Swallowtail butterflies show positive edge responses predicted by resource use
- 348 Downloads
The prevalence of edges is increasing due to anthropogenic landscape change. Edge responses can vary considerably between and within species. Understanding species’ responses to edges, and the causes of variation in such responses is central to managing biodiversity in contemporary landscapes.
A resource distribution model predicts that species that require complementary resources in different land cover types will be most abundant at edges, displaying a positive edge response. Eastern tiger (Papilio glaucus) and spicebush (P. troilus) swallowtail butterflies use forest plant species for oviposition sites but open-habitat plants for nectar. They are excellent models for testing the positive edge response and exploring sources of variability in edge responses, such as species-specific traits or temporal effects.
In southwestern Ontario, we examined both the abundance and flight orientation of these species in relation to forest/meadow edges and at different times of day. We used a transect method similar to the Pollard walk and a catch and release method, respectively.
The distribution and flight behaviour of these butterfly species were overall consistent with a positive edge response. Both species were most abundant at the edge and oriented their flight towards the edge from the forest and meadow. However, P. glaucus demonstrated a much stronger positive edge response, while P. troilus showed temporal variation in its response.
Our results confirm the ability of the resource distribution model to predict species edge responses and movement behaviours, but also indicate that species-specific traits and time of sampling can influence such responses.
KeywordsHabitat Landscape Fragmentation Resource distribution Edge Butterfly Variation Temporal effects Flight orientation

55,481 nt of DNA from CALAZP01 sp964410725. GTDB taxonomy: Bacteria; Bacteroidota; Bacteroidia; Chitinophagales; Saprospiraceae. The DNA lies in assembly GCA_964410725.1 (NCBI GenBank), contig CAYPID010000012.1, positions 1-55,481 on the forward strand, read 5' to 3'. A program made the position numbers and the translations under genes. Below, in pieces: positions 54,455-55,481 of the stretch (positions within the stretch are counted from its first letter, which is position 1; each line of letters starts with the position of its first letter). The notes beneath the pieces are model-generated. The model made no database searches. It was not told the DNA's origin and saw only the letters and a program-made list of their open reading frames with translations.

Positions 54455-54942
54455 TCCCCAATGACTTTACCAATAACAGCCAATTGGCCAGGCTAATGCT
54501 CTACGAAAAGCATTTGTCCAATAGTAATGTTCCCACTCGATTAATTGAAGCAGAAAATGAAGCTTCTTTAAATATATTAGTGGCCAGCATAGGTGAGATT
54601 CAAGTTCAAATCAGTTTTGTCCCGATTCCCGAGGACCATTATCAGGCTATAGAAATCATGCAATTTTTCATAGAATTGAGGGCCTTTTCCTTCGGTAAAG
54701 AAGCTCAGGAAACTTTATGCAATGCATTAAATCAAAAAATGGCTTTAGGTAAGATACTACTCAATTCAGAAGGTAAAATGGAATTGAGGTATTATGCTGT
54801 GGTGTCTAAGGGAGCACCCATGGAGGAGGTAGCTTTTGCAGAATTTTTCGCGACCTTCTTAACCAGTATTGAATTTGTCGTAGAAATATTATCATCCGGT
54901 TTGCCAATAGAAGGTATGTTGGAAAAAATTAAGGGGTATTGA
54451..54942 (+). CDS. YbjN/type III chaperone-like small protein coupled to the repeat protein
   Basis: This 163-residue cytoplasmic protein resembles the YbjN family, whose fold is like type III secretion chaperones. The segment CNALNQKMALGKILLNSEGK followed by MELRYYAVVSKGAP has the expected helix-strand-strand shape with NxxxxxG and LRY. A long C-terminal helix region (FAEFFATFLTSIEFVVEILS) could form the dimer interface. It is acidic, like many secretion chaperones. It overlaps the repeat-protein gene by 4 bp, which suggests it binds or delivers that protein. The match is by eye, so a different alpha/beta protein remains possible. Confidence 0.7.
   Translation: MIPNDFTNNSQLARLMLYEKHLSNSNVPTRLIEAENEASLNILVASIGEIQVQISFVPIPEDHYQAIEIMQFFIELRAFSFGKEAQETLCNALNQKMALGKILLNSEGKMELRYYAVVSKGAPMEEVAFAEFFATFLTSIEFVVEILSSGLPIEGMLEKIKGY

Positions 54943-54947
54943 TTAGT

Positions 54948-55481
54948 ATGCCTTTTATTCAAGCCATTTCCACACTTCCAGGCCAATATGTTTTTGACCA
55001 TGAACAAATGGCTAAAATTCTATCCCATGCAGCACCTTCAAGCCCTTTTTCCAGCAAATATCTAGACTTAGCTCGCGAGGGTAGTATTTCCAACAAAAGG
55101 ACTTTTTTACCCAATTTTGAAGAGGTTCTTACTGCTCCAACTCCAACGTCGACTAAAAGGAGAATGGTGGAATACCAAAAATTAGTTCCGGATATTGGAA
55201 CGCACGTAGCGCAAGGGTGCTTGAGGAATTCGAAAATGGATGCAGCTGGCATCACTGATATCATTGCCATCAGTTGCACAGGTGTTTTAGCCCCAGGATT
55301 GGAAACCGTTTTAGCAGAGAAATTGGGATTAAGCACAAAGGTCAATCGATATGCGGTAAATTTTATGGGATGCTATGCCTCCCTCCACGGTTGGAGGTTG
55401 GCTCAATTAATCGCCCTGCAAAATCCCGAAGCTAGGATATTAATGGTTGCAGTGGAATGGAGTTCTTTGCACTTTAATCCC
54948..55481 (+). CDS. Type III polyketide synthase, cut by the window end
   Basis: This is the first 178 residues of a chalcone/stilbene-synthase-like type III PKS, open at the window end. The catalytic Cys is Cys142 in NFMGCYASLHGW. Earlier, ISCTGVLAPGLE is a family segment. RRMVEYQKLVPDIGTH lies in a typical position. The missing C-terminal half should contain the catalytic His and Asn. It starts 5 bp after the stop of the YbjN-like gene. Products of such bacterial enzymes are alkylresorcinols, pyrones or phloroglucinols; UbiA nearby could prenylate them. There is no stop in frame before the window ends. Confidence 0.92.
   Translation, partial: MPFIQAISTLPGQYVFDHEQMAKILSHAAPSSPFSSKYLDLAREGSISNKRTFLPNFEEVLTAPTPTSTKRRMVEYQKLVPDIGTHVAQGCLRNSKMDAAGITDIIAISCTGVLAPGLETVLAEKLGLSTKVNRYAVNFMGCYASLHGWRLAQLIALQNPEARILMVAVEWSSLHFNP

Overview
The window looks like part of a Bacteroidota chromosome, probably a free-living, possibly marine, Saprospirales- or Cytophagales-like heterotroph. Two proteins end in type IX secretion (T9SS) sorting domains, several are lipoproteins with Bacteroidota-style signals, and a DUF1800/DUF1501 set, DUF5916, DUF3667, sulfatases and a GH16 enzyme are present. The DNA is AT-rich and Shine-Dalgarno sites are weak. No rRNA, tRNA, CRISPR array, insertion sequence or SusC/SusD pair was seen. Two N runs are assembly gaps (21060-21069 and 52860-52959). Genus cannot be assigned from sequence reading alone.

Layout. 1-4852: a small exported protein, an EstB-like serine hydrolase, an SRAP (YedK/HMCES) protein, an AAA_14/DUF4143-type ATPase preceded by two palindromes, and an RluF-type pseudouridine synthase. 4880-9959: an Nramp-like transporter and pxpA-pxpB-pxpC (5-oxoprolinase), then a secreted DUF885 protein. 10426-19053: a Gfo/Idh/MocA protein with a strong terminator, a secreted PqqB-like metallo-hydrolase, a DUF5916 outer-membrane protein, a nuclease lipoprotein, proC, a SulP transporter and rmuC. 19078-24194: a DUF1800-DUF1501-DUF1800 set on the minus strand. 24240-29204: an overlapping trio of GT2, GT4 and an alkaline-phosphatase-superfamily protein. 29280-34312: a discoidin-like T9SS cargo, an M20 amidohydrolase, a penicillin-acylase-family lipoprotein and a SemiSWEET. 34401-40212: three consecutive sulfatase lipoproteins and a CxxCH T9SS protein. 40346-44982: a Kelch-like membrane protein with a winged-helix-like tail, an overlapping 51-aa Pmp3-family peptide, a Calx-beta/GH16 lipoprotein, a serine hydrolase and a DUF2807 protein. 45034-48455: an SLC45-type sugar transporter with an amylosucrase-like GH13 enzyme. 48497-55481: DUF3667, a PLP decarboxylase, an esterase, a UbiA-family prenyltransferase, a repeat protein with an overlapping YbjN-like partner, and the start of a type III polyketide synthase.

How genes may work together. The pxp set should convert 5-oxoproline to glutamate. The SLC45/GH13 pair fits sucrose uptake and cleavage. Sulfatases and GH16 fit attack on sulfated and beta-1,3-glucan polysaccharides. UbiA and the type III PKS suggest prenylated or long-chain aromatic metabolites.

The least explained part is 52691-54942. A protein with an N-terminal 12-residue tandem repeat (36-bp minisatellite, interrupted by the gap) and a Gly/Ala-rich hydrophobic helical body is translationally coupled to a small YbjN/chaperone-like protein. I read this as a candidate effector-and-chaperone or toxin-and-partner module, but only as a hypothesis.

We thank Sarah Kruis, Ryan Smith, and volunteers who helped with field work and data entry. The Nature Conservancy of Canada, Long Point Regional Conservation Authority, Mary Gartshore and Peter Carson, Brian Craig and Paula Jongerden, Jim and Carol Knack, and Kathryn Boothby kindly allowed us to work on their properties. This research was supported by the Canada Foundation for Innovation, Natural Sciences and Engineering Research Council of Canada (including a graduate scholarship to J. C. Siu), Canada Research Chairs, and Ontario Ministry of Research and Innovation. Handling of swallowtail butterflies was authorized by the Ontario Ministry of Natural Resources (Wildlife Scientific Collector’s Authorization No. 1067555).
- Bartoń K (2013) MuMIn: multi-model inference. R package version 1.9.18. http://cran.r-project.org/web/packages/MuMIn/. Accessed 19 Dec 2013
- Bates D, Maechler M, Bolker B, Walker S (2013) lme4: linear mixed-effects models using Eigen and S4. R package version 1.0-5. http://cran.r-project.org/web/packages/lme4/. Accessed 25 Oct 2013
- Benjamini Y, Hochberg Y (1995) Controlling the false discovery rate: a practical and powerful approach to multiple testing. J R Stat Soc 57:289–300Google Scholar
- Burnham KP, Anderson DR (2002) Model selection and multimodel inference: a practical information-theoretic approach, 2nd edn. Springer-Verlag New York Inc, New YorkGoogle Scholar
- Crins WJ (1997) Rare and endangered plants and their habitats in Canada. Can Field Nat 111:506–519Google Scholar
- Fletcher RJ Jr, Ries L, Battin J, Chalfoun AD (2007) The role of habitat area and edge in fragmented landscapes: definitively distinct or inevitably intertwined? This review is one of a series dealing with some aspects of the impact of habitat fragmentation on animals and plants. This series is one of severa. Can J Zool 85:1017–1030CrossRefGoogle Scholar
- Grossmueller DW, Lederhouse RC (1987) The role of nectar source distribution in habitat use and oviposition by the tiger swallowtail buterfly. J Lepid Soc 41:159–165Google Scholar
- Lund U, Agostinelli C (2013) Circular: circular statistics. R package version 30.4-3. http://cran.r-project.org/web/packages/circular/. Accessed 15 Feb 2013
- Pexioto PEC, Benson WW (2009) Daily activity patterns of two co-occurring tropical satyrine butterflies. J Insect Sci 9:1–14Google Scholar
- R Development Core Team (2013) R: a language and environment for statistical computing. R Foundation for Statistical Computing, Vienna. http://www.r-project.org/. Accessed 25 Sept 2013
- Scott JA (1986) The butterflies of North America: a natural history and field guide. Standford University Press, CaliforniaGoogle Scholar
- Skórka P, Nowicki P, Lenda M, Witek M, Śliwińska EB, Settele J, Woyciechowski M (2013) Different flight behaviour of the endangered scarce large blue butterfly Phengaris teleius (Lepidoptera: Lycaenidae) within and outside its habitat patches. Landscape Ecol 28:533–546Google Scholar
- Tscharntke T, Steffan-Dewenter I, Kruess A, Thies C (2002) Contribution of small habitat fragments to conservation of insect communities of grassland-cropland landscapes. Ecol Appl 12:354–363Google Scholar
- Zar JH (2010) Statistical analysis, 5th edn. Pearson Hall, Upper Saddle RiverGoogle Scholar